Hugo Barra, global vice president of Xiaomi, recently issued a statement that claims Xiaomi is moving its international user data from servers in Beijing to U.S. and Singapore.
This is reportedly a response to previous incidents which exposed that Xiaomi smartphones automatically returned global user data to Beijing servers. Chinese telecommunications regulations require Chinese companies to store domestic data on local Chinese servers.
Is this move by Barra enough to quell security and privacy concerns that a Chinese mobile phone company may be in cahoots with the Chinese government for harvesting global user data?
According to Barra the international user data migration aims to improve experience of users all over the world, cut down latency and reduce failure rates. At the same time, it will help the company maintain high privacy standards and comply with local data protection regulations.
Based on Xiaomi's plans, the company will first migrate their global e-commerce platforms and user data for all international users from Beijing data centers to Amazon AWS data centers in California, U.S. and Singapore, which is expected to be completed at the end of October 2014. It will benefit users in all international markets, including Hong Kong, India, Indonesia, Malaysia, Philippines, Singapore, and Taiwan.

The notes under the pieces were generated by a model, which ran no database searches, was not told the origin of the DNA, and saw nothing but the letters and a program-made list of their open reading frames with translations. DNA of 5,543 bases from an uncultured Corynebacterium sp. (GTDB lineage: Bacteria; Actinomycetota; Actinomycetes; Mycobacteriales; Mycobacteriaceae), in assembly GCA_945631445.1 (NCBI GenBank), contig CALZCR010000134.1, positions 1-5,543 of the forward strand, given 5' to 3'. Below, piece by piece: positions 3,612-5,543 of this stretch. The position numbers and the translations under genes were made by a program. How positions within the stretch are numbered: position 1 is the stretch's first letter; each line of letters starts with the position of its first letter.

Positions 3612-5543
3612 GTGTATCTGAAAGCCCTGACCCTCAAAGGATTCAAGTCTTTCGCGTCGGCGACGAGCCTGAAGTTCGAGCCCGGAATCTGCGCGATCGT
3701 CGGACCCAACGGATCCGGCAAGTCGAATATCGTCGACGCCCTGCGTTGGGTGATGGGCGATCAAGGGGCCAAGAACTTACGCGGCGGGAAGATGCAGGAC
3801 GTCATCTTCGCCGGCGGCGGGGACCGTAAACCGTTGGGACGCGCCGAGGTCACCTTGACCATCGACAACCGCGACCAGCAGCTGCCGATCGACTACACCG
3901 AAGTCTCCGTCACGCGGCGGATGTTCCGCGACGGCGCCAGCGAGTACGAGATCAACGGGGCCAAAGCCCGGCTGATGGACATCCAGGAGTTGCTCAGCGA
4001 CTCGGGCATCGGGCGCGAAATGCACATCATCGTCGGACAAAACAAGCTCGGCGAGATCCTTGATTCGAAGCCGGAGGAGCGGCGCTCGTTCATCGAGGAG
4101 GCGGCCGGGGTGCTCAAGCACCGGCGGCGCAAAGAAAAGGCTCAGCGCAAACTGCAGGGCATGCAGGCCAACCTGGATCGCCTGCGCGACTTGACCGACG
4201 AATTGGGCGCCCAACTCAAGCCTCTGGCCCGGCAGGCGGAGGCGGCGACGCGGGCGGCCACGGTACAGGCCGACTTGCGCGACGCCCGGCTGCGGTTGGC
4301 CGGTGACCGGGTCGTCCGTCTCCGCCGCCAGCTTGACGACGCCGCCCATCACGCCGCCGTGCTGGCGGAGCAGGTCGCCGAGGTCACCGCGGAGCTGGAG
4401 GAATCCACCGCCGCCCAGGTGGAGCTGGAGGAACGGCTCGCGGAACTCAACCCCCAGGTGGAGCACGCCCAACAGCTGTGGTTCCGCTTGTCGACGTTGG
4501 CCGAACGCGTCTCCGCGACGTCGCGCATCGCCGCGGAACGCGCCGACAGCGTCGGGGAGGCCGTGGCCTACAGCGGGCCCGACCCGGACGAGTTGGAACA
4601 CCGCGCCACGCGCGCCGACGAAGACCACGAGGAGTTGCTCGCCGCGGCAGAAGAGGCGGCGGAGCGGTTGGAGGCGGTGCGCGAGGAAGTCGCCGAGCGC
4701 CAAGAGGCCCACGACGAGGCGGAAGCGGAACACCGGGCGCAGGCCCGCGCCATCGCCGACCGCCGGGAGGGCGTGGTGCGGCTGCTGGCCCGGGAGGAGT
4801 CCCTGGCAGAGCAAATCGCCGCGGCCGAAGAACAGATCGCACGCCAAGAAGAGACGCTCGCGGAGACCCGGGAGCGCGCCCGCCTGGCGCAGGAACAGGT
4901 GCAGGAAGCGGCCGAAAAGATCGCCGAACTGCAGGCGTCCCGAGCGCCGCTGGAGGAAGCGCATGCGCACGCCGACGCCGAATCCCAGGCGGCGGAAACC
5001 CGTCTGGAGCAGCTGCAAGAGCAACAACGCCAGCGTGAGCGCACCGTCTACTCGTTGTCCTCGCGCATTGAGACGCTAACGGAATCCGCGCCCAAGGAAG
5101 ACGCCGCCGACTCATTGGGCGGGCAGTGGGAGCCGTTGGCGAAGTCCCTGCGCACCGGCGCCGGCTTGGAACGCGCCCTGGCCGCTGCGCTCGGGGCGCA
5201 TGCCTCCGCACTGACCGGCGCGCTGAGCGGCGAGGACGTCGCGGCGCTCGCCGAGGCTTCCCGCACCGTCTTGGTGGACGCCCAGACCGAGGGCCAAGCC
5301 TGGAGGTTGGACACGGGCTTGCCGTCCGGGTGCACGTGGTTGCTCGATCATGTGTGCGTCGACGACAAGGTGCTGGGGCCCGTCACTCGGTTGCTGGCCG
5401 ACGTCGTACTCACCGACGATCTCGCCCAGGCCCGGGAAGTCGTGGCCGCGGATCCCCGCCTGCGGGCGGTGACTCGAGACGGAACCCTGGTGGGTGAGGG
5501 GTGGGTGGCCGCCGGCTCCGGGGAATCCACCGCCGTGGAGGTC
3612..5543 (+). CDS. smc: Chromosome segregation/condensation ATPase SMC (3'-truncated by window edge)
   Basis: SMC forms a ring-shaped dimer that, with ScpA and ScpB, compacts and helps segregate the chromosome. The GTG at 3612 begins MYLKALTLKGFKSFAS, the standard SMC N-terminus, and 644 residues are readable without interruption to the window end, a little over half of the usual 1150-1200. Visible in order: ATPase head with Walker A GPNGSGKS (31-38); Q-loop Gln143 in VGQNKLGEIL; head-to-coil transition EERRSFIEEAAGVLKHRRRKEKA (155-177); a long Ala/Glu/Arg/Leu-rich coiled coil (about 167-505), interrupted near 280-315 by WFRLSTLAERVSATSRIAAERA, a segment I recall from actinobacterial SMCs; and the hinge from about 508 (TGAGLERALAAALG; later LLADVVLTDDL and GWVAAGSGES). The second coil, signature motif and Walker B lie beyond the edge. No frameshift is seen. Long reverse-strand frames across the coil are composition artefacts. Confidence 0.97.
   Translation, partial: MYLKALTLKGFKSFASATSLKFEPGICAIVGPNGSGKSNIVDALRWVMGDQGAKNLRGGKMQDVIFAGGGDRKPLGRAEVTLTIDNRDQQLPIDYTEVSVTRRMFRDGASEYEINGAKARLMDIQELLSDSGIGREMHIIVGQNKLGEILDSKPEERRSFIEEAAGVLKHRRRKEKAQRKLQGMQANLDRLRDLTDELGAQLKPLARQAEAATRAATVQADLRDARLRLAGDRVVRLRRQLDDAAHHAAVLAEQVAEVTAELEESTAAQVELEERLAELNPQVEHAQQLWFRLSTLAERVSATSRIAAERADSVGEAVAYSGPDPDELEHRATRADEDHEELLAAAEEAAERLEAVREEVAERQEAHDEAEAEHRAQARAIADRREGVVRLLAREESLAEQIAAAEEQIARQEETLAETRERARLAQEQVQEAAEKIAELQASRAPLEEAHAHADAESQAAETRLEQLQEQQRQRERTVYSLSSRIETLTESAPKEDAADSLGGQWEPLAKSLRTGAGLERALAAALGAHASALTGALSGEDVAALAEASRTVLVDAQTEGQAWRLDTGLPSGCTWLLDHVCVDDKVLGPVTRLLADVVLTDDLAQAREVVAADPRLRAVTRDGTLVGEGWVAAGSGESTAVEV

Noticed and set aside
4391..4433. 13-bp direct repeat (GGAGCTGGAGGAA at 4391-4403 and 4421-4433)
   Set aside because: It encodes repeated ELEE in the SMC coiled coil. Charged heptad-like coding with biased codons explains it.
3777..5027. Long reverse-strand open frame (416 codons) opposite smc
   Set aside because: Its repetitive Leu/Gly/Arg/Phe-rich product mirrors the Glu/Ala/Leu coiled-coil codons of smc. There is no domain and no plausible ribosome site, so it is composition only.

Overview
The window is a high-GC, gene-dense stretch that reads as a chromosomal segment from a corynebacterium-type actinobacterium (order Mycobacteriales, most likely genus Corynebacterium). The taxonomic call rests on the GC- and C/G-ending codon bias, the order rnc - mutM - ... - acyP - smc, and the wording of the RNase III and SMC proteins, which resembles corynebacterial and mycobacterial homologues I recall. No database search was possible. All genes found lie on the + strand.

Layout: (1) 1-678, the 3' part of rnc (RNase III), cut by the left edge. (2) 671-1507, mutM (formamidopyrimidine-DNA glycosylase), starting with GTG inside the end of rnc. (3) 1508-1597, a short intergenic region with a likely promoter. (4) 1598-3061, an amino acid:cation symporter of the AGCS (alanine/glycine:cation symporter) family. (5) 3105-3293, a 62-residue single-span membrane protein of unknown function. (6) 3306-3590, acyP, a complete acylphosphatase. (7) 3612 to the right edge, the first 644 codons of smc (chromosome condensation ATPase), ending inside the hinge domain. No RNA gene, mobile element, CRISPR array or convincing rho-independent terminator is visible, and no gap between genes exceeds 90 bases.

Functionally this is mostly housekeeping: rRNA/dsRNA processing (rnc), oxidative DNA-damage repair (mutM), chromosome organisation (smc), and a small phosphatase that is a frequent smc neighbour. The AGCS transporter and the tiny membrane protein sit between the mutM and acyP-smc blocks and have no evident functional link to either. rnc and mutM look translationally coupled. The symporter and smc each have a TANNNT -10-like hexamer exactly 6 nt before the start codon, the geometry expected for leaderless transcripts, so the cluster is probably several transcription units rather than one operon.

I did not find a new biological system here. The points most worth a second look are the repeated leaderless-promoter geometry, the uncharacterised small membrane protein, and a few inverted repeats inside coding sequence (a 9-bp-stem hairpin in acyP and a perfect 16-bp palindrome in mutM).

For the second step, Xiaomi will migrate their MIUI services and corresponding data for all international users from Beijing data centers to Amazon AWS data centers in Oregon, U.S. and Singapore, realizing the migration of Mi account, cloud messaging and Mi cloud services. The migration is expected to be completed at the end of 2014.
Finally, Xiaomi plans to improve user experience in emerging markets such as India and Brazil in 2015. Due to the lack of Amazon AWS services in those markets, Xiaomi will cooperate with local data center providers.